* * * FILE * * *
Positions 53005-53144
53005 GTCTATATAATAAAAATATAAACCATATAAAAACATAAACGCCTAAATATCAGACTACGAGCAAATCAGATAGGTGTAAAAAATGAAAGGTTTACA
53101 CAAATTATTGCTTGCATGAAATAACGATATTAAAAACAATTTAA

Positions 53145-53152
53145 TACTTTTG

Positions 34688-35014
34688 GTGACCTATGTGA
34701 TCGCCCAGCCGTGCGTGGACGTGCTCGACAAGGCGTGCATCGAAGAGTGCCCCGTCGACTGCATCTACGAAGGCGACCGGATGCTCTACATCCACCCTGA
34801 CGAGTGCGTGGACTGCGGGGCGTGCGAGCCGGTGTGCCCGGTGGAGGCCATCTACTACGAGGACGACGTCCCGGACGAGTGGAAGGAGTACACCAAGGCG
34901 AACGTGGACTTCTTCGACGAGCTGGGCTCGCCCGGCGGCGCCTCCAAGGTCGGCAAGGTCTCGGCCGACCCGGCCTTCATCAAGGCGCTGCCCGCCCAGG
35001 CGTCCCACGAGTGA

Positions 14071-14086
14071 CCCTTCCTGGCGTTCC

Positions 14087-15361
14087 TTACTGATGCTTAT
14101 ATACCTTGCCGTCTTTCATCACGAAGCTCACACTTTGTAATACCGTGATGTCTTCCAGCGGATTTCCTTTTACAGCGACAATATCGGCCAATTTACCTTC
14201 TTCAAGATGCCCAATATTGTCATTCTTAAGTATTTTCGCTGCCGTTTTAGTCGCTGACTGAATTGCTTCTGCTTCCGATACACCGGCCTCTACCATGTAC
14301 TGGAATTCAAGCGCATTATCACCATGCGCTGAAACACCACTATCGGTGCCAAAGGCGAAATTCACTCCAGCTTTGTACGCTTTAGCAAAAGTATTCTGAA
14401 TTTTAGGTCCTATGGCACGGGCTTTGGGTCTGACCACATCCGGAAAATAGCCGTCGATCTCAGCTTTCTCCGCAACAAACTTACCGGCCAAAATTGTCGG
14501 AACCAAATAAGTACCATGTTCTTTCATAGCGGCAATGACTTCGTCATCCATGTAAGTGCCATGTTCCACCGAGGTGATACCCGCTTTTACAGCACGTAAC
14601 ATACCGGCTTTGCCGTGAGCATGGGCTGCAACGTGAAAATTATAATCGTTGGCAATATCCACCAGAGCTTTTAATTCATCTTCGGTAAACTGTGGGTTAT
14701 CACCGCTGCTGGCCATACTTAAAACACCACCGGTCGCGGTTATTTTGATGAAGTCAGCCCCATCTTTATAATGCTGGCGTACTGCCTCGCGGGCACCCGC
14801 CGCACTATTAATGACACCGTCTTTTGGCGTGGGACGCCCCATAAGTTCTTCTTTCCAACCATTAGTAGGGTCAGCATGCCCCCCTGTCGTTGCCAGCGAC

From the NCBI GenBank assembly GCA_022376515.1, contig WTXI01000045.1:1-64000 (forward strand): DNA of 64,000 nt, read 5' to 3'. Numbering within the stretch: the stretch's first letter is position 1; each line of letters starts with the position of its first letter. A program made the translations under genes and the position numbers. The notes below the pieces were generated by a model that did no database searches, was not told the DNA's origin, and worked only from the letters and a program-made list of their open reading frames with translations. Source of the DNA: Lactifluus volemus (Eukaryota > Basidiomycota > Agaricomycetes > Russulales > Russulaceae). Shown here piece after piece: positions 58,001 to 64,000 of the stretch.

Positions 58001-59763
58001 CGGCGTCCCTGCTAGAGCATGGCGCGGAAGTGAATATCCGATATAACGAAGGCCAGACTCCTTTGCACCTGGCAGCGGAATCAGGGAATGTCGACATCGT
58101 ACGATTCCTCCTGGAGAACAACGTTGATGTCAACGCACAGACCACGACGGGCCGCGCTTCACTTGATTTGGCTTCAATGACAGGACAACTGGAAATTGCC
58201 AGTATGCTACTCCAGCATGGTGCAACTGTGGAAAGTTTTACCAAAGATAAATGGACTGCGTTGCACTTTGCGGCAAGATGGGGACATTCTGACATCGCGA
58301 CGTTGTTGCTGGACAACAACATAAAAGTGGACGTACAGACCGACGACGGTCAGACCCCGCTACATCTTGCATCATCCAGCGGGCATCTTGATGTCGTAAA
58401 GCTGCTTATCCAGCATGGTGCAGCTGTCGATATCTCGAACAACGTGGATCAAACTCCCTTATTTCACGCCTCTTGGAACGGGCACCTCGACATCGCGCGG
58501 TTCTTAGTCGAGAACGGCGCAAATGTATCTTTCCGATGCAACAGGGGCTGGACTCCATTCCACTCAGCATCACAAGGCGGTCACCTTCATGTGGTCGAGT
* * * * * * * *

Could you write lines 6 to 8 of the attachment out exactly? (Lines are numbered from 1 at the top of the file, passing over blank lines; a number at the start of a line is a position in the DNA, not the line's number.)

Positions 34688-35014
34688 GTGACCTATGTGA
34701 TCGCCCAGCCGTGCGTGGACGTGCTCGACAAGGCGTGCATCGAAGAGTGCCCCGTCGACTGCATCTACGAAGGCGACCGGATGCTCTACATCCACCCTGA